Toddy tapping or a circus act?

by Indika Weerasinghe
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If you see a tightrope walker doing a balancing act from coconut tree to another along the southwestern coast of Sri Lanka, do not be confused. This is the art and skill of toddy tapping which has been passed down the ages to the present times.

It would be an amazing sight to watch a toddy tapper engaging in this life threatening balancing act crossing from coconut tree to another on two ropes which are tied together linking the trees and acting as bridges. Ironically the tappers find it more convenient to tightrope walk than climb each individual tree and down after tapping the toddy. Usually the tapper process up to 10 or 15 trees at a stretch, while climbing up and down with help of steps made with coconut husks which are tied on the trunks of the first and the last trees. This activity had originated from Cochin in the State of Kerala in South India by the people called “Kochchis”. Apparently in Kerala, this practice is a lot more popular than it is in Sri Lanka.

THE PROCESS OF TODDY TAPPING

toddy tapping
Scraping the coconut flower

Once the tapper reaches the top of a coconut tree, where the branches meet, he will start the extraction of toddy off the coconut flower by gently beating or “tapping” with a led filled thigh bone of a cow. this beating will last upto 2 to 3 minuttes. Next he will shave the tip of the flower with a specially made knife. This causes the production of the nectar (toddy) which usually amounts to half a liter per day per flower. The nectar is a milky colored liquid substance that drips from the flower into a claypot which is skillfully hung on the flower.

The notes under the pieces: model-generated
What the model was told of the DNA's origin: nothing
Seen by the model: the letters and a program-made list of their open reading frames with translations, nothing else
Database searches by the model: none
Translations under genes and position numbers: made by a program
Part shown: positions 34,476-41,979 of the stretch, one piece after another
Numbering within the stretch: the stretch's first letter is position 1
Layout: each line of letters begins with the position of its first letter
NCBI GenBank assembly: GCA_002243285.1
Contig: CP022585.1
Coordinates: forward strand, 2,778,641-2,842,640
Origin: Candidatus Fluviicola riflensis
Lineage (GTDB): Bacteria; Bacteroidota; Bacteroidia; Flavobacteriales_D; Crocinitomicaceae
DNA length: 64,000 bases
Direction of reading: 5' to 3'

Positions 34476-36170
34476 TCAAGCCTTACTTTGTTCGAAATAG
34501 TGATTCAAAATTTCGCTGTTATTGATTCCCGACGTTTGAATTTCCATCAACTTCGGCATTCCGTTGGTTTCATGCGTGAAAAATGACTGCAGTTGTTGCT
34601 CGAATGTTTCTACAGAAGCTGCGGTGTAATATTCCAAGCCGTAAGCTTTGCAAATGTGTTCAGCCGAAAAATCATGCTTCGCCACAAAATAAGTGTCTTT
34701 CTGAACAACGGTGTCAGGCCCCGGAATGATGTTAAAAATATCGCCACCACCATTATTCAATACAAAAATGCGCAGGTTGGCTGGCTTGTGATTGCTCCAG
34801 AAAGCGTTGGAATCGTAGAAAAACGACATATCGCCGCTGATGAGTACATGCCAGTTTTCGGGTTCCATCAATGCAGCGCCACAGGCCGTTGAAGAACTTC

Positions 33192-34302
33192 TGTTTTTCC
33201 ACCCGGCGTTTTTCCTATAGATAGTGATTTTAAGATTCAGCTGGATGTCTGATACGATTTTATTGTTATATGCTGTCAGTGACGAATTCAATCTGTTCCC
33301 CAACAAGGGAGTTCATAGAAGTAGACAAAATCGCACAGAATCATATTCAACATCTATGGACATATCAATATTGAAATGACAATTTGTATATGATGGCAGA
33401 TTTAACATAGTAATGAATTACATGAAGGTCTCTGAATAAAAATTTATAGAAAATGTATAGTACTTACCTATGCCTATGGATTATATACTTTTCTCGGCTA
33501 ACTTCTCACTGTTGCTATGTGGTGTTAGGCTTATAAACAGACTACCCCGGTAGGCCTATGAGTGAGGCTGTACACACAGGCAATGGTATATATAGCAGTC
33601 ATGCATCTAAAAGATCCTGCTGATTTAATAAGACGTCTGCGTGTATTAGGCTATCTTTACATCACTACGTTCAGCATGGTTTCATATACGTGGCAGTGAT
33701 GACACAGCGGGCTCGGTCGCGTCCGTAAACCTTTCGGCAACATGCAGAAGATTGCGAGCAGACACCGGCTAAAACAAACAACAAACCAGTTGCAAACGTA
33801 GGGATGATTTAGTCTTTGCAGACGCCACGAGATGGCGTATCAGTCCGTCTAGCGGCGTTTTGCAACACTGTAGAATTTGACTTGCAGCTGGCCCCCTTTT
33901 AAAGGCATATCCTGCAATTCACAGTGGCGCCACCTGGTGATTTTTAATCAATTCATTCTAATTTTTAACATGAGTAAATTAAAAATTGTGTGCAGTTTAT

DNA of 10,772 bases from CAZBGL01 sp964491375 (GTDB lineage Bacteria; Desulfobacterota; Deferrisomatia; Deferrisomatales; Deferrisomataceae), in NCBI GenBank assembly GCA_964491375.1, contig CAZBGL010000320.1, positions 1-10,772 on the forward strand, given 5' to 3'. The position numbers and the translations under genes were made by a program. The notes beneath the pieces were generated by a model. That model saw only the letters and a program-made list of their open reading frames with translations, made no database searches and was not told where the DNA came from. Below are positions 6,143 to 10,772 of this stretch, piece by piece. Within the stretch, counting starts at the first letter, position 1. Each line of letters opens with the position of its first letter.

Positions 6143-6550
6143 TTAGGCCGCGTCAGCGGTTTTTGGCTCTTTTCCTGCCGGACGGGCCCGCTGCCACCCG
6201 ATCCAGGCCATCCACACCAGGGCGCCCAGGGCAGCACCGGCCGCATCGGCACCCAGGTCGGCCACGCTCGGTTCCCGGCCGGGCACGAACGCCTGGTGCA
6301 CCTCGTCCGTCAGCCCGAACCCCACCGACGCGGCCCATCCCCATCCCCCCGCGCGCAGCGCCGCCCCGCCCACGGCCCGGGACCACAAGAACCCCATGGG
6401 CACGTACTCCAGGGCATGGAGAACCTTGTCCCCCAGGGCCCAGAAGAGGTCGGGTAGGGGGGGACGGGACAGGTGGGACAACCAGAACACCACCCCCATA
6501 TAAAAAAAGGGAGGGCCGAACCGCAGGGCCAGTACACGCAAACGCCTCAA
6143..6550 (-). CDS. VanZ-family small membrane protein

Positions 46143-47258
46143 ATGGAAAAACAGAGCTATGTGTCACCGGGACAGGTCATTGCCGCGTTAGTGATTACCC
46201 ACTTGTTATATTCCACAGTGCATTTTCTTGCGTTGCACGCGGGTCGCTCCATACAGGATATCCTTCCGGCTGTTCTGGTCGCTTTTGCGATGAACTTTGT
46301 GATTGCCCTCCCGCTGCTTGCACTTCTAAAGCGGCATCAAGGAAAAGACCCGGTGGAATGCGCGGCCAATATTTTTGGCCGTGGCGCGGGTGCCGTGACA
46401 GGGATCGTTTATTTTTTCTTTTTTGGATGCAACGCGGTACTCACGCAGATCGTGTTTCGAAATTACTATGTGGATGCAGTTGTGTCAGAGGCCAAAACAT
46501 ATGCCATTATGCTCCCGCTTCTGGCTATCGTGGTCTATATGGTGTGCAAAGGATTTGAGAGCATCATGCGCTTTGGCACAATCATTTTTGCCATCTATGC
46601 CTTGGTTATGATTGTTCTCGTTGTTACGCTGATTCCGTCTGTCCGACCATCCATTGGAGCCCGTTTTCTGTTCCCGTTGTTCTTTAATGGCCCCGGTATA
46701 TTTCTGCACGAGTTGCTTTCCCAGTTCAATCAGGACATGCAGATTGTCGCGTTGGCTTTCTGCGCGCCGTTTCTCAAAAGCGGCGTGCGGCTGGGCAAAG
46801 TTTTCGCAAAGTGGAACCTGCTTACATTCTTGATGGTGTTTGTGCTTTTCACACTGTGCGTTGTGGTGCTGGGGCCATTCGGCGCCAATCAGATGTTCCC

Coconut treacle with buffalo curd
Treacle with buffalo curd- a typical Sri Lanka dessert

The liquid if collected immediately is very sweet and when boiled on a slow stove produces treacle which tastes and looks like honey. When further boiled the treacle will turn into jaggery which could looks like milk toffees. A lot of Sri Lankan desserts are made by using treacle and jaggery as ingredients. Once of these specialties is Wattalappam – a famous dessert among the Muslim community of Sri Lanka.

Raw toddy collected in wooden barrels

Moving on to the intoxicating stage, – if the extracted nectar is kept for a period of 12 to 18 hours, then natural fermentation takes place mild alcohol which we know as toddy id produced. This tastes like Japanese Sake. When the raw toddy is distilled you could get arrack , which is commercially produced bottled and branded by distilleries companies and drunk like whiskey or brandy. Arrack is a very popluar local brew and used frequently in cocktails in the local bars.

Should the toddy be kept for a period of 36 to 48 hours without being distilled, then natural fermentation  converts it to natural vinegar. 

Types of Sri Lankan toddy

However, the best and the more healthy type of toddy is extracted through a similar process from the fishtail palm (or “Kitul” palm) in the mid elevations of Sri Lanka at heights ranging from 150 meters to 1200 meters above sea level.  The toddy, treacle, jaggery and even arrack are of a far more superior quality and taste than the produces from the coconut extracts. Further in the northern ans eastern provinces where the Palmyrah trees grow in abundance the same processes are implemented. although the fishtail palm products would still be better the Palymayrah arrack is better sought after as a local brew.

Issues faced by toddy tappers

Seasonality of the industry is the main issue that these toddy tappers face. During the off season they have to find alternate work such as home gardening or other laborer’s work to keep their income steady. The hazards involved in the process of toddy tapping is also a major different to continue in this trade together with the social stigma of being labeled as a menial toddy tapper discourages them to continue this trade and seek more prestigious employment. So unlike days gone by, we see so few of these toddy tappers doing this balancing act these days.

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